----------------------------------------------- */ ----------------------------------------------- */ ----------------------------------------------- */ ----------------------------------------------- */ ----------------------------------------------- */ ----------------------------------------------- */ The Fabulous Adventures of Astera: Writer/Actress for Hire: How to Merge

The Fabulous Adventures of Astera: Writer/Actress for Hire

Meet Astera (aka: me), a star in her own mind. Our plucky little heroine has embarked on not one but two difficult, low-paying career paths: writing and acting. Witness the menial jobs! The unreasonable demands! The quirky friends and family! And the glimmer of success just ahead! Through it all, Astera maintains her core beliefs: 1) She is destined to be fabulous 2) Everything is more fun with a cocktail.

Wednesday, April 06, 2005

How to Merge

Apparently, some drivers out there are unclear on the concept of merging (that is, incorporating one's car and one's self into an existing stream of traffic)on. Thus, I offer this tutorial.

  1. When merging onto the freeway, you must accelerate to the prevailing speed. I don't care if you are only going one exit up--if everyone else is going 70, you shouldn't be going 35. Conversely, if traffic is inching along like a snail, don't barrel down the onramp and expect to cut in on traffic at the last possible second.
  2. On surface streets, merges are generally signaled by big yellow signs reading, "Lane Ends, Merge Right" and "Do Not Pass." These signs are not a joke. Their simple declarative sentences indicate that the instructions are an order.
  3. Merging does not mean driving alongside another car. Merging means that you either accelerate in front of the car or you brake and get behind it. If there is no room in front of said car, then put on your brakes and drop back. Remember that "Do Not Pass" sign?
  4. When your lane ends, the onus is on you to merge. You must yield to the cars in the lane that does not end.

Why am I offering up this helpful guide on how to merge? Well may you ask. Yesterday, on my way home from work, I was nearly run over by someone who clearly did not know how to merge correctly. Since I drive this particular road every day, I am well-acquainted with its quirks. It is a two-lane road, but before one stoplight, there are signs warning people that the lane ends and they must merge left. The lane does not actually end until after the stoplight, though, so one would think that drivers in the right-hand lane would have plenty of warning to begin merging. One would be wrong.

Yesterday, traffic was fairly heavy. I was driving along in the left-hand lane, keeping a safe distance from the car in front of me, but there was by no means room for another car to cut in. On my right was a white van. The white van drove next to and slightly behind me, even after the signs warned "Lane Ends, Merge Left" and "Do Not Pass." Perhaps this person could not read. He certainly did not obey. He continued driving next to and slightly behind me until his lane ended. Then, even though he had nowhere to go, he neither slowed down nor sped up. He just stayed there, driving in the bike lane. I thought that if I slowed down, he would sideswipe me, so I just kept driving. The only thing that saved us from a fiery collision was the appearance of the left-turn lane that would take me onto my street. I got into the left turn lane, he finally got over into a driving lane, and then he honked vociferously and yelled out his window at me.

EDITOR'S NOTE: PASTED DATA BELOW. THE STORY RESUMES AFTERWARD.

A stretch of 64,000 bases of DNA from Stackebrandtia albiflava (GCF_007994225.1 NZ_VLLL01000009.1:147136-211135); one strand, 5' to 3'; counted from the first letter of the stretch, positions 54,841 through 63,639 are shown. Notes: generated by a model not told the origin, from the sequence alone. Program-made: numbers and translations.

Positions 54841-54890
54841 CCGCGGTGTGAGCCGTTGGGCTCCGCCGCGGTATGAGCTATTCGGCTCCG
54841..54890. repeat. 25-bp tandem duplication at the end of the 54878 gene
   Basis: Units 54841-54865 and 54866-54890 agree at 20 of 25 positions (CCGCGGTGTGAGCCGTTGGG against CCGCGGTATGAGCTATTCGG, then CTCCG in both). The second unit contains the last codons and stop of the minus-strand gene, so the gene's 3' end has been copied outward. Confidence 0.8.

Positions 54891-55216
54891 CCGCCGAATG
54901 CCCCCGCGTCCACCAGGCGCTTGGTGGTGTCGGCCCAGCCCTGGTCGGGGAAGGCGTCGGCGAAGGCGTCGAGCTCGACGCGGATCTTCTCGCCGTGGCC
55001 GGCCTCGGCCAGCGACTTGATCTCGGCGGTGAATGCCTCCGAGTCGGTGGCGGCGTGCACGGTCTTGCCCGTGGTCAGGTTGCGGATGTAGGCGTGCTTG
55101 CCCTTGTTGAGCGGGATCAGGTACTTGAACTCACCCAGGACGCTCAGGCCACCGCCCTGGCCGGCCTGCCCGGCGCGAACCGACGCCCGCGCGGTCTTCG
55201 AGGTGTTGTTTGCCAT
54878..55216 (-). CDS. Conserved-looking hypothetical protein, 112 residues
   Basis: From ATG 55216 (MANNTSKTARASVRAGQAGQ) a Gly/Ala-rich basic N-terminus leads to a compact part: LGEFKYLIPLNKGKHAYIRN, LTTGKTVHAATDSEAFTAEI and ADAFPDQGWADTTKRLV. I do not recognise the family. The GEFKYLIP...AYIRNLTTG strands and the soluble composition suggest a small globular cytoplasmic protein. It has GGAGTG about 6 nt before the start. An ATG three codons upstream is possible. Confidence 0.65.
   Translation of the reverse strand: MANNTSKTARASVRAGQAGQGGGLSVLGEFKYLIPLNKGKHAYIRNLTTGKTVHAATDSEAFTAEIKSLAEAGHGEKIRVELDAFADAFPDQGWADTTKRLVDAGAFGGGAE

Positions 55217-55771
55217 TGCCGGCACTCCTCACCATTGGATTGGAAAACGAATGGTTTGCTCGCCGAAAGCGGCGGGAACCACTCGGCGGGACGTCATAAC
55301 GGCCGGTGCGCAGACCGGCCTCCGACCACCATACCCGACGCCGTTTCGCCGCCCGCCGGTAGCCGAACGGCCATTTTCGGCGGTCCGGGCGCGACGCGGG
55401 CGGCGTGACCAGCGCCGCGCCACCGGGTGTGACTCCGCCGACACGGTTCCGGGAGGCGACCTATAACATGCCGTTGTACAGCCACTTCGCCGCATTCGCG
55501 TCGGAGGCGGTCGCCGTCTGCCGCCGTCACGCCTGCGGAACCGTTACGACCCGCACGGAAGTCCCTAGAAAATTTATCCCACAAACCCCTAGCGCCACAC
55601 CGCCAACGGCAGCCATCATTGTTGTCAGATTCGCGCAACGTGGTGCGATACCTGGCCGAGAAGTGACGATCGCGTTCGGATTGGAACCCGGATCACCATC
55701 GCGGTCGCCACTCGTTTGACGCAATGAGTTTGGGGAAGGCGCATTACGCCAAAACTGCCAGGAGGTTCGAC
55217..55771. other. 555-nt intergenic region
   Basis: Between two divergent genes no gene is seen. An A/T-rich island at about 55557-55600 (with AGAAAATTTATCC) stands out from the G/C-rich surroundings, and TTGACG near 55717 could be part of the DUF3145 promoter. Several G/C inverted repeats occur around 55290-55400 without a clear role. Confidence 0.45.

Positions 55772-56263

People. Merging takes effort. It does not just magically happen. And if there is a car right next to you, you must take action to incorporate yourself into the flow of traffic. You, as the merger, do not have the right-of-way! And white van man, I'll be watching out for you. My husband says you did the same thing to him. So it's on. Oh, it's on.


  • At 11:08 PM, Anonymous Anonymous said…

    And so you are back! I was wondering when you would next post? I missed reading about your latest adventures. The roads of your sleepy town are tough so "be careful out there". I think that was on a police tv program that I watched oh so long ago.

    Uncle Luigi can take care of the van and the driver so you and your husband need not burden yourselves with such pedestrian tasks. It is arranged.

    Joking aside, I enjoyed your merging column. Maybe you should now write about tailgaters and slow pokes.

    Keep up the writing. It is fresh, funny, witty! Good stuff Astera.

  • At 1:31 PM, Blogger Vince said…

    What? Wait. You're not supposed to just inch onto the freeway and stop until there is a huge clear opening for you?

  • At 3:08 AM, Blogger Philipp said…

    Your example is one of the evidences that van drivers are really 'folk devils'. I still can't imagine how they dare to behave themselves on a road so madly. It is true that man and van is now most often viewed as a mobile thug – a dangerous threat to the decent, right-thinking, motoring majority.
    Happy that you did not come to harm.


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